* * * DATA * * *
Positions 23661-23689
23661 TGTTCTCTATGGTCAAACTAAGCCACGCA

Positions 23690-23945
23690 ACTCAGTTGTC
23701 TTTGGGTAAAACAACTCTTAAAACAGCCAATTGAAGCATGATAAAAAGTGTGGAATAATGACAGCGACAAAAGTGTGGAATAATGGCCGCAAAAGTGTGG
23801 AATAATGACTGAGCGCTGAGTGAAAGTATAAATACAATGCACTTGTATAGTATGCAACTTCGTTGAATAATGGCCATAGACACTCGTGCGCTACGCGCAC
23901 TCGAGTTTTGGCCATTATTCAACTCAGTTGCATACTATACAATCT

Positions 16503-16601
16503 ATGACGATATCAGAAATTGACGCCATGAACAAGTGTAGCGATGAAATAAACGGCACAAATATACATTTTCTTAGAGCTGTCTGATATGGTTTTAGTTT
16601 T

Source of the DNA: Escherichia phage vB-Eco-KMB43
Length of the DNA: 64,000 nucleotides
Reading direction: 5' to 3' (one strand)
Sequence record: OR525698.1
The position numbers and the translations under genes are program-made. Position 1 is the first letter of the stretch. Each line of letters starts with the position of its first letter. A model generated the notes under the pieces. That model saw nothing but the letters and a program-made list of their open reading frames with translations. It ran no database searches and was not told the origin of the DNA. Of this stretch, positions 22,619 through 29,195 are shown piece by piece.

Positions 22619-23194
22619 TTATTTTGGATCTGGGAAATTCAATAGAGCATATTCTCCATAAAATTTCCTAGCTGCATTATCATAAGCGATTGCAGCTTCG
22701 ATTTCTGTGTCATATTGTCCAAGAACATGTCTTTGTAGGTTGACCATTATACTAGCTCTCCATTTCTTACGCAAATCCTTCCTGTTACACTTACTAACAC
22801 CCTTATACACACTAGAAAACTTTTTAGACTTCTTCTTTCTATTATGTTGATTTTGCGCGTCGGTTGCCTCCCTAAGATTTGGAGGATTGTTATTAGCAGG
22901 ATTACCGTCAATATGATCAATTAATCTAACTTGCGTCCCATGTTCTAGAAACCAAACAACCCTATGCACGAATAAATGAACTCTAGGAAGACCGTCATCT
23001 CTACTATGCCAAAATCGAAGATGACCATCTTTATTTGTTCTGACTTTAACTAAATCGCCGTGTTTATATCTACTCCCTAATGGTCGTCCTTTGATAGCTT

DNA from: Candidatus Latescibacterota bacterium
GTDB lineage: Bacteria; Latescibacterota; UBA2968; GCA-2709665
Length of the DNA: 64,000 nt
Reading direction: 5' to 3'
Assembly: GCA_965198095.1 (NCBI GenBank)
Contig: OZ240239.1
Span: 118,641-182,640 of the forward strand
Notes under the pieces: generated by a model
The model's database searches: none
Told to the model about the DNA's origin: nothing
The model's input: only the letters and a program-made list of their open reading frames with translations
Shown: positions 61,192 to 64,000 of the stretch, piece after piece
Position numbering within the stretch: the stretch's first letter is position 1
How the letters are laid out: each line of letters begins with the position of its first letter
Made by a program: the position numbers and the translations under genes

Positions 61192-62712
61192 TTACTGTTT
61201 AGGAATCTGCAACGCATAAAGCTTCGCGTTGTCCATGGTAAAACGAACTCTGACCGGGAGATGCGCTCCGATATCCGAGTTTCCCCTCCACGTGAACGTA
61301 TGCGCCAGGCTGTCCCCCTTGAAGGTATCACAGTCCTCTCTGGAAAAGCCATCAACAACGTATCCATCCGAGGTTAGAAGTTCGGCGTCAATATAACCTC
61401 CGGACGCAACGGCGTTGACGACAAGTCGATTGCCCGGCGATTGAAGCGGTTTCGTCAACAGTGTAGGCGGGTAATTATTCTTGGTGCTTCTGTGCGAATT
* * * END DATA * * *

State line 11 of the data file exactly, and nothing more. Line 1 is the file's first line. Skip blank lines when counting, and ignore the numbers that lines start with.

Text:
Source of the DNA: Escherichia phage vB-Eco-KMB43